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Basic Science Seminars in Neurology
August 2003

Support of Progress in Clinical Neurology by Models of Genetic Regulation

Author Affiliations

From the Department of Neurobiology and Anatomy, W. M. Keck Center for the Neurobiology of Learning and Memory, The University of Texas–Houston Medical School.



Arch Neurol. 2003;60(8):1053-1057. doi:10.1001/archneur.60.8.1053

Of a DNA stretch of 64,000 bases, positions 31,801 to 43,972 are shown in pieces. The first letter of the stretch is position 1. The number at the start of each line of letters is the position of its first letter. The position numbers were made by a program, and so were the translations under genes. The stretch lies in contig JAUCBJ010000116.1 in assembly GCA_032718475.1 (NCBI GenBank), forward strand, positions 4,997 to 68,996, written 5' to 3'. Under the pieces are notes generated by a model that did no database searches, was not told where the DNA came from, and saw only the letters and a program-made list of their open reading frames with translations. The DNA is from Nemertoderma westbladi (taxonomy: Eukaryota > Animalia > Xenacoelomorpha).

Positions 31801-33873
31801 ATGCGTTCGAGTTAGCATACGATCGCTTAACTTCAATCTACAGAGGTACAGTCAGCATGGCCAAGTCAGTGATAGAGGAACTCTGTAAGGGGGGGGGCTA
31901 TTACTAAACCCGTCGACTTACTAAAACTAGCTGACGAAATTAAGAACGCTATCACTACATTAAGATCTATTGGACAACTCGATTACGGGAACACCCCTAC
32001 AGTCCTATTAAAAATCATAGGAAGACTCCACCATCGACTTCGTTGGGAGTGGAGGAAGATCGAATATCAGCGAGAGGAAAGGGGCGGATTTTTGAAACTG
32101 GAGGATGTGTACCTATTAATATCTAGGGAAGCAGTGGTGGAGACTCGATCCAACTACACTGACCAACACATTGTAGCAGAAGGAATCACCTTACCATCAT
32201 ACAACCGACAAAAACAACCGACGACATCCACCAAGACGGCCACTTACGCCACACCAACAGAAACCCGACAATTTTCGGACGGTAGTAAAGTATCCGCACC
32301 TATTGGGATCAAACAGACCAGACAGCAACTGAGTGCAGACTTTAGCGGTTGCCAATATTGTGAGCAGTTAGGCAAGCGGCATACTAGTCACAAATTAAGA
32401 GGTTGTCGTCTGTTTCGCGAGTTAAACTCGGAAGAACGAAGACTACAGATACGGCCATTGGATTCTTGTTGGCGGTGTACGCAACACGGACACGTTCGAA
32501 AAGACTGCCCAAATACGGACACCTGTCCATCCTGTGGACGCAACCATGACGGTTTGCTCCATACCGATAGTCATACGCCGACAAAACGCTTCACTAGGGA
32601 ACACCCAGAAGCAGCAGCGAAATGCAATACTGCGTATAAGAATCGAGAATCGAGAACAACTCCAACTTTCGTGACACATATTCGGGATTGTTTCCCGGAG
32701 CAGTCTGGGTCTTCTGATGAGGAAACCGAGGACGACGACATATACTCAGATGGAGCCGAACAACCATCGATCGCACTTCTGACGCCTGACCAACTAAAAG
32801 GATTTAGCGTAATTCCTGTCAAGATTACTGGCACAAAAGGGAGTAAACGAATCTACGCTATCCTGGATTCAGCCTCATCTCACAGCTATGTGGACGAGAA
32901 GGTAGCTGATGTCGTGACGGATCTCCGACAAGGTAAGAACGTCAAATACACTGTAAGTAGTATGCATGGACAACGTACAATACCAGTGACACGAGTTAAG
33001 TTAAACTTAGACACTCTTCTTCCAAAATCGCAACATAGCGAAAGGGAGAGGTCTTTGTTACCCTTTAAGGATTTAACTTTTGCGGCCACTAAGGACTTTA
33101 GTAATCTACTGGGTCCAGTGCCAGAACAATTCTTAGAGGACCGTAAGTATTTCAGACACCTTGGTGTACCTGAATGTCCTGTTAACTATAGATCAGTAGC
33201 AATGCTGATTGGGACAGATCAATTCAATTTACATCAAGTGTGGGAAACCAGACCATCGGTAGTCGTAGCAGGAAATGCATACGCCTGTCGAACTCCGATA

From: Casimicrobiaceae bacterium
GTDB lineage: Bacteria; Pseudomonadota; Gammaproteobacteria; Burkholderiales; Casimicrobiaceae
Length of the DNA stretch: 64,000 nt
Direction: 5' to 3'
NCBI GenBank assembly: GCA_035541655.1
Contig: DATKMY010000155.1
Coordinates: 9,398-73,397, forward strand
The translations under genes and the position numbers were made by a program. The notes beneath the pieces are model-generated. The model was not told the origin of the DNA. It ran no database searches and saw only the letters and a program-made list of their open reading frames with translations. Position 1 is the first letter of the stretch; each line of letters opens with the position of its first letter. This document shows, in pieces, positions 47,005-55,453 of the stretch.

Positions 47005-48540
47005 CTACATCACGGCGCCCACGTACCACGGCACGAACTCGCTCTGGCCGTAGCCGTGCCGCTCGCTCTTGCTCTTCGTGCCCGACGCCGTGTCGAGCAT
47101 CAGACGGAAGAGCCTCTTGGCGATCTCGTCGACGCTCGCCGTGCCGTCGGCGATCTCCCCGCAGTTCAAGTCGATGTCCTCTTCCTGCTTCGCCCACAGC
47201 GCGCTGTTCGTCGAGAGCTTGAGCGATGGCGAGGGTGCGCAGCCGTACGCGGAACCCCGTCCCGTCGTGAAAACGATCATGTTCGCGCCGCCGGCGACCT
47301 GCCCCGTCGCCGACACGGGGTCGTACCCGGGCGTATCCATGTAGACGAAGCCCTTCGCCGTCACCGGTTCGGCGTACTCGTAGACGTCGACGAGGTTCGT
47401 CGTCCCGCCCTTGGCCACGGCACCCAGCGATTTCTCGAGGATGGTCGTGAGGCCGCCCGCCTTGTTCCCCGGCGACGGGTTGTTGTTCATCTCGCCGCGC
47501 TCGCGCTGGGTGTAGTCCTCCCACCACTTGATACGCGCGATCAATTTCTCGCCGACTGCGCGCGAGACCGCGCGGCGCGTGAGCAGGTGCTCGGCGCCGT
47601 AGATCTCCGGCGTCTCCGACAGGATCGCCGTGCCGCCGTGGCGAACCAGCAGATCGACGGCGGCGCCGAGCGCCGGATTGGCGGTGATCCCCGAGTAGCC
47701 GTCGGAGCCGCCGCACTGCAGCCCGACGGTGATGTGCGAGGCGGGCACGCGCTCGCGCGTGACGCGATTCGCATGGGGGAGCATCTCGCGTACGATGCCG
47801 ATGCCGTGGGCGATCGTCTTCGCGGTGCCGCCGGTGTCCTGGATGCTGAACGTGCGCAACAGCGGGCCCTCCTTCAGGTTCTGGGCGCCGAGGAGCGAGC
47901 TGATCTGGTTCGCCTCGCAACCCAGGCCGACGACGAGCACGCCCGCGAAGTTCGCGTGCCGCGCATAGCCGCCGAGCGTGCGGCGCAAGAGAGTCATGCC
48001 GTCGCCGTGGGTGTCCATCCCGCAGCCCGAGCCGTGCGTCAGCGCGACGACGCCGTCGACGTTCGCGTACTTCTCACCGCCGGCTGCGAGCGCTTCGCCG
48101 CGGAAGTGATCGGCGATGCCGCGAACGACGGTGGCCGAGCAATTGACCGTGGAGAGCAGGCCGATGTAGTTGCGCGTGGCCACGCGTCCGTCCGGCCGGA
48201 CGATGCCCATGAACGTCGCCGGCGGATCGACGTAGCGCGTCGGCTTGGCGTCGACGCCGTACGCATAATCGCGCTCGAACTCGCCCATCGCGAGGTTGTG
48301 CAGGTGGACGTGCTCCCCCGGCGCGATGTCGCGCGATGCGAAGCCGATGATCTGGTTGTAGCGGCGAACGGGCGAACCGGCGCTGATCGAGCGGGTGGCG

Many neurological disorders are based on mutations in 1 or more genes. To understand and optimally treat these disorders, it is necessary to understand the functions and regulation of the genes involved. It has become apparent that intuitive descriptions of gene regulation are often insufficient. A mathematical description adds precision and detail. Therefore, a mathematical description is important for networks of genes that underlie development, synaptic plasticity, and other complex biological processes. A mathematical description is also important to represent the combined effects of multiple genes that contribute to the phenotype of complex neurological disorders. In such gene networks, it is common for some of the gene products to regulate the expression of other network members. Also, the expression of all or some network members is commonly coregulated. Gene product proteins that regulate transcription are termed transcription factors (TFs), and many genes are activated by multiple TFs.